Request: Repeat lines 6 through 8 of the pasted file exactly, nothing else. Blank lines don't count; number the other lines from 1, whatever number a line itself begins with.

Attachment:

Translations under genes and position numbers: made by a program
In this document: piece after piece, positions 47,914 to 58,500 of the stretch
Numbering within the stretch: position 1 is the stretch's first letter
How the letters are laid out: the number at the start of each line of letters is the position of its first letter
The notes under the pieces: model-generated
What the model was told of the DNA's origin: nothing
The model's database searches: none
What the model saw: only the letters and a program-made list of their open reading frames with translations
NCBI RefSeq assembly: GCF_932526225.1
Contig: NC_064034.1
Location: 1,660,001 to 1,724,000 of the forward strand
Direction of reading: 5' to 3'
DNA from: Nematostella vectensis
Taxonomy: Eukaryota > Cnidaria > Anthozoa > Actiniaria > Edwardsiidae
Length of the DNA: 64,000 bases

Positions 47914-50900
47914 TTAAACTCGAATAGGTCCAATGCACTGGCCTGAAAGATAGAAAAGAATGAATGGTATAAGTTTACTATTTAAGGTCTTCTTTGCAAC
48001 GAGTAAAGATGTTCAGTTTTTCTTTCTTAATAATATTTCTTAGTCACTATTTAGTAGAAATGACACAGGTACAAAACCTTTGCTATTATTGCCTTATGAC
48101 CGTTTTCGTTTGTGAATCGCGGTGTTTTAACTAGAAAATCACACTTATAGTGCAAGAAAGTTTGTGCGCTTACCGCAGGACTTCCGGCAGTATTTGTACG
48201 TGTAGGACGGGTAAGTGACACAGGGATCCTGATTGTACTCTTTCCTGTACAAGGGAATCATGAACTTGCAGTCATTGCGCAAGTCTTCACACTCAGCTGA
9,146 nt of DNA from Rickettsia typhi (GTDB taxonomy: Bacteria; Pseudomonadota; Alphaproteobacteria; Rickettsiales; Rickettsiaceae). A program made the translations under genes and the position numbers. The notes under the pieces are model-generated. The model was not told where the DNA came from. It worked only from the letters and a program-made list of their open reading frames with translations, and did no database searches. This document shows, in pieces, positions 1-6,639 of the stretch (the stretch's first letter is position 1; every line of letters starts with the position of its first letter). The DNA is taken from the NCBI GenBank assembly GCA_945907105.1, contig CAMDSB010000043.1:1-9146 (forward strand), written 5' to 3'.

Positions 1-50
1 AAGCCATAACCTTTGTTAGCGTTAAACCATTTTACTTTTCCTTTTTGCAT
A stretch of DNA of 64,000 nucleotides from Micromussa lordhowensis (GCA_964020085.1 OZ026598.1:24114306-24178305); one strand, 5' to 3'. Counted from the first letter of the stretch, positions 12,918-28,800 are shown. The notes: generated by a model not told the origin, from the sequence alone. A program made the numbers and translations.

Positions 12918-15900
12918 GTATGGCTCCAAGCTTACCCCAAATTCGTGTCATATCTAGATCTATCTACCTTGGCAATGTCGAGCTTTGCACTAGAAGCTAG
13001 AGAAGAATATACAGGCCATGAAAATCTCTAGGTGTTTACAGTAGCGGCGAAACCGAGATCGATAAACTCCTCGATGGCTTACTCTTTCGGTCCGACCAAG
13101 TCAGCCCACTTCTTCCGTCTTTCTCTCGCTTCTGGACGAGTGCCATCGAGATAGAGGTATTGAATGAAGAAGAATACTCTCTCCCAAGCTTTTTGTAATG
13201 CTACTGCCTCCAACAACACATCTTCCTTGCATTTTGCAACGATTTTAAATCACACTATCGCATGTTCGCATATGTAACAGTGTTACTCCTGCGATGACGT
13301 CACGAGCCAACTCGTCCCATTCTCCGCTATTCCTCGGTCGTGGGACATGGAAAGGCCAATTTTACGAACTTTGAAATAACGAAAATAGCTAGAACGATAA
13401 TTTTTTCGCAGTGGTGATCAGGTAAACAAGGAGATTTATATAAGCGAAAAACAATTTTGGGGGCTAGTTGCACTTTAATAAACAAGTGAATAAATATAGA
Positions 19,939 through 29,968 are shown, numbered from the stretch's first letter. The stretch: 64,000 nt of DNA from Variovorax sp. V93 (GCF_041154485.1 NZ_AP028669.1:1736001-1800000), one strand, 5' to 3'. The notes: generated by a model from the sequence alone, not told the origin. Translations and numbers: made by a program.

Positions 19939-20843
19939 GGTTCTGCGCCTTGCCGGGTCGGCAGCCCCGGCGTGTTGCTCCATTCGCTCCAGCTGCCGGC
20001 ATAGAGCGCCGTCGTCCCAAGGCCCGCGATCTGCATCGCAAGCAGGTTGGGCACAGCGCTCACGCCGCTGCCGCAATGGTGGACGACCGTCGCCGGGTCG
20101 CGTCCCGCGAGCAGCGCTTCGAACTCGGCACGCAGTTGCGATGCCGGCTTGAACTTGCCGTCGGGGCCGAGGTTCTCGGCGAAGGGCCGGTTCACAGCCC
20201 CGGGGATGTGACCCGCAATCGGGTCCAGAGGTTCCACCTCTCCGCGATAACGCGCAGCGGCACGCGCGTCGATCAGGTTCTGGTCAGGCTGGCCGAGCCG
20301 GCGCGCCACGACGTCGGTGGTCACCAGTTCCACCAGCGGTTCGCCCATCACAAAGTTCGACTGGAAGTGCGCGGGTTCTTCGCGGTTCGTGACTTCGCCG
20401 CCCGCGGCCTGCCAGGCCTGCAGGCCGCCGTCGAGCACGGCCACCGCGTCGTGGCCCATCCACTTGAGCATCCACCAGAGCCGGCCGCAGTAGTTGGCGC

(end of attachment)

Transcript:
What the model was told of the DNA's origin: nothing
The model's database searches: none
What the model saw: only the letters and a program-made list of their open reading frames with translations